Archive for Friday, November 5, 2004

Gov. Sebelius to review public school efficiency

November 5, 2004


— Gov. Kathleen Sebelius on Friday announced a proposal to review the efficiency of public schools.

"We need to work with districts and provide services and advice that make them as efficient as possible," Sebelius said at a news conference. "It's what's best for schools and taxpayers alike."

Sebelius was backed in the proposal by business leaders who are part of her hand-picked education group.

"By identifying efficiencies in schools, we can better invest in high-impact priorities such as teachers and technologies," Gary Forsee, chairman and chief executive of Sprint, said.

Under the plan, the Kauffman Foundation will contract with Standard and Poor's School Evaluation Services to establish a pilot program to review school district efficiency. The cost of the contract is expected to range from $300,000 to $330,000.

Standard and Poor's will use national, state and local data to establish performance benchmarks and identify efficient practices. It then will focus on four to six school districts in Kansas for a more comprehensive review.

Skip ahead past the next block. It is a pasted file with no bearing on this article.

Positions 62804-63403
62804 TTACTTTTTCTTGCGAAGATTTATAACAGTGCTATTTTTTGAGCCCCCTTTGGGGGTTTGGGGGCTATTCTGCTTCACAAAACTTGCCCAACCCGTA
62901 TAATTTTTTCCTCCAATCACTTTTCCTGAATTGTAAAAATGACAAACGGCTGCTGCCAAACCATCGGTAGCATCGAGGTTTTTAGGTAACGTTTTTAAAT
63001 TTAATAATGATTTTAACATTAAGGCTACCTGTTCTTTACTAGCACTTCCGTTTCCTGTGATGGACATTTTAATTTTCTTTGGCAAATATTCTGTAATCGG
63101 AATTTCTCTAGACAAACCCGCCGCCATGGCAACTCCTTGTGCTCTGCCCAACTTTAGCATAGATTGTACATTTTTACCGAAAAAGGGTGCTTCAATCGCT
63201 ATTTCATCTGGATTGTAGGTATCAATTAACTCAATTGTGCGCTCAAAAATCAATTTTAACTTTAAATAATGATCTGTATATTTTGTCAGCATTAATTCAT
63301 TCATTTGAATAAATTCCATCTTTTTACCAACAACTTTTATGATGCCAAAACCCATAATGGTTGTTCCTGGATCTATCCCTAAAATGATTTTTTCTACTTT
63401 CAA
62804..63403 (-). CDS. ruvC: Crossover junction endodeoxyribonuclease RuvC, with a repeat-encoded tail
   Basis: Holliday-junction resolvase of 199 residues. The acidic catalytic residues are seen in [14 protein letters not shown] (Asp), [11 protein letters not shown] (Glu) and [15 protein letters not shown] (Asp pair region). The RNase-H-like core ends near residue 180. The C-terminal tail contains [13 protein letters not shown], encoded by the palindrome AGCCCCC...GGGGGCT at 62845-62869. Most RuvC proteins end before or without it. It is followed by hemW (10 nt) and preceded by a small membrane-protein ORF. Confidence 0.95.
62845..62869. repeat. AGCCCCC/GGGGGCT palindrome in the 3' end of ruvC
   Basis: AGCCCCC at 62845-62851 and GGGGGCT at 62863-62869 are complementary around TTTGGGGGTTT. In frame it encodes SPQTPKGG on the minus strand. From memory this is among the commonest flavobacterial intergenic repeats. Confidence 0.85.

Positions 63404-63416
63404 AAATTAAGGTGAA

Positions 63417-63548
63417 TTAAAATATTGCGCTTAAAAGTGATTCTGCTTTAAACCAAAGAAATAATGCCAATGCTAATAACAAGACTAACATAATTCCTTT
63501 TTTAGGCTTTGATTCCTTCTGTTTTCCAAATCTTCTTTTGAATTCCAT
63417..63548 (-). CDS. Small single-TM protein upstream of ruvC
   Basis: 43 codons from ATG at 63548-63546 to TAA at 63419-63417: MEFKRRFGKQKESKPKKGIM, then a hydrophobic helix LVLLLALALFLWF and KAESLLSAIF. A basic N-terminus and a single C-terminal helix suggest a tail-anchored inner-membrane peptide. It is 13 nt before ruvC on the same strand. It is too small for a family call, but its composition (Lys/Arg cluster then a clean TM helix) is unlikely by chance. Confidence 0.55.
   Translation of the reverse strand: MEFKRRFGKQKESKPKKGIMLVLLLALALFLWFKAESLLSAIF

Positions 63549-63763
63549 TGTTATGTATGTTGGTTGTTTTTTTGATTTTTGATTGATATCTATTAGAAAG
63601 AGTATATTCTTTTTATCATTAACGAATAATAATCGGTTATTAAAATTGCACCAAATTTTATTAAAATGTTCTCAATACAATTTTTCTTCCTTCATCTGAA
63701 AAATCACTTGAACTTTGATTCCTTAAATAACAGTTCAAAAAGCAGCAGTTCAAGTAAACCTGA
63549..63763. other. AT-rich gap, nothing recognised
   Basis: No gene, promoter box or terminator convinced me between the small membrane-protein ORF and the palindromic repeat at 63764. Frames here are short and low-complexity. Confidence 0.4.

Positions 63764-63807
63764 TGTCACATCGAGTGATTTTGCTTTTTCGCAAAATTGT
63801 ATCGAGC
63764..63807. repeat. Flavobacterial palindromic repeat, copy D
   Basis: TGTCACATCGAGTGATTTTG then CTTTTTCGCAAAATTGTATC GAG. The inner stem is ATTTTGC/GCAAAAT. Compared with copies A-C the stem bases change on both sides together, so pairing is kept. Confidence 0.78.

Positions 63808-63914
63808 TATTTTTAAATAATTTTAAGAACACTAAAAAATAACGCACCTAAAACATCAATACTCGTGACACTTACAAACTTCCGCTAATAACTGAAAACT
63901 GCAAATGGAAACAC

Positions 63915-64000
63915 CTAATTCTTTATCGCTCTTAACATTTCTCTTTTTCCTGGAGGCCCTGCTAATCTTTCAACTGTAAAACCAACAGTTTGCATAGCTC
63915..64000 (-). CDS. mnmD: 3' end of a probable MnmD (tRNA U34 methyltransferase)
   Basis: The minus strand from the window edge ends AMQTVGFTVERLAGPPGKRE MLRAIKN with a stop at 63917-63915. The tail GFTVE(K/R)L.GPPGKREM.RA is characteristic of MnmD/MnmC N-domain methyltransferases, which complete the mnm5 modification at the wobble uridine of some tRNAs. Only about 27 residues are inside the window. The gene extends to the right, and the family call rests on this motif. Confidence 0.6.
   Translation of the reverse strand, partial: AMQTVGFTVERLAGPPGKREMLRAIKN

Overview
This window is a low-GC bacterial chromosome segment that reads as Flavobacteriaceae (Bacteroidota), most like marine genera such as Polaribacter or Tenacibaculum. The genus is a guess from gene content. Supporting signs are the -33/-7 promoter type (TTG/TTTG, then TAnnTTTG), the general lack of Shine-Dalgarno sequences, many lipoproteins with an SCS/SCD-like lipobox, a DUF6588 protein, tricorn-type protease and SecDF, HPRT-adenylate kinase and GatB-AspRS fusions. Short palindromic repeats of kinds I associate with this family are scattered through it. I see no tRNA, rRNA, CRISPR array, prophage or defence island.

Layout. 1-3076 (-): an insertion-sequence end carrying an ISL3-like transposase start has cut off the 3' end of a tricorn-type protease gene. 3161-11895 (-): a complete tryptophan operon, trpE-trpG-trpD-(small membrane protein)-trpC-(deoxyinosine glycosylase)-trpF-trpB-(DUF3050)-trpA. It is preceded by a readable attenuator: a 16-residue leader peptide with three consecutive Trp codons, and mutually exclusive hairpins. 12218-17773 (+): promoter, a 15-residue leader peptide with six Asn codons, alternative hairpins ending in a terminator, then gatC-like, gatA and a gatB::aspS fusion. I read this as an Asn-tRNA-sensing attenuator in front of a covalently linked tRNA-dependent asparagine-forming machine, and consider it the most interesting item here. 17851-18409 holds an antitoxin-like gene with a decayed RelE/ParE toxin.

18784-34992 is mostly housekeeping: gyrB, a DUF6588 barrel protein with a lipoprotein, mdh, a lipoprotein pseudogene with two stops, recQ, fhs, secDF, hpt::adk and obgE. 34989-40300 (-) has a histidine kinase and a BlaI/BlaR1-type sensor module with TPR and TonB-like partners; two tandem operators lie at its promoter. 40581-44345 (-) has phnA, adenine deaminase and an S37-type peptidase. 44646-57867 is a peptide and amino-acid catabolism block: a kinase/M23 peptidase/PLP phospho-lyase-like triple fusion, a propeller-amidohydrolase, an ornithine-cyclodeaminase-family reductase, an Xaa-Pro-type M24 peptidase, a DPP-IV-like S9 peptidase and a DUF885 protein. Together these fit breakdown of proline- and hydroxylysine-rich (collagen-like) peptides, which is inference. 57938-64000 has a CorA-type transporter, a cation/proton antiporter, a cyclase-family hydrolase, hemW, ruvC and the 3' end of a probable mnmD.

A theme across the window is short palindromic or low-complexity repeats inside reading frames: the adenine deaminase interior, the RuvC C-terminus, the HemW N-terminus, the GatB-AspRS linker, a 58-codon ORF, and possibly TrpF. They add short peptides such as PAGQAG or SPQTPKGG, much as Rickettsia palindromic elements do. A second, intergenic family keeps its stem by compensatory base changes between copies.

Lawrence school Supt. Randy Weseman said he supported Sebelius' plan. He said the results of the study will probably provide evidence that most school districts are doing a good job managing their expenses.

"Over the past five years, my administration has pretty much focused on finding efficiencies, which has resulted in administrative rollbacks of over $1 million," Weseman said.

The Standard and Poor's work is expected to be completed during the legislative session next year.

The issue of school finance is a hot one. More than 50 percent of the state budget goes to public schools.

Last legislative session, Sebelius proposed a $300 million tax increase for schools, but the Legislature rejected the measure, in addition to numerous other school funding increases.

Meanwhile, the Kansas Supreme Court is expected to rule soon on a lower court decision that found the school finance system unconstitutional because it shortchanged all students, especially minorities and students with disabilities.

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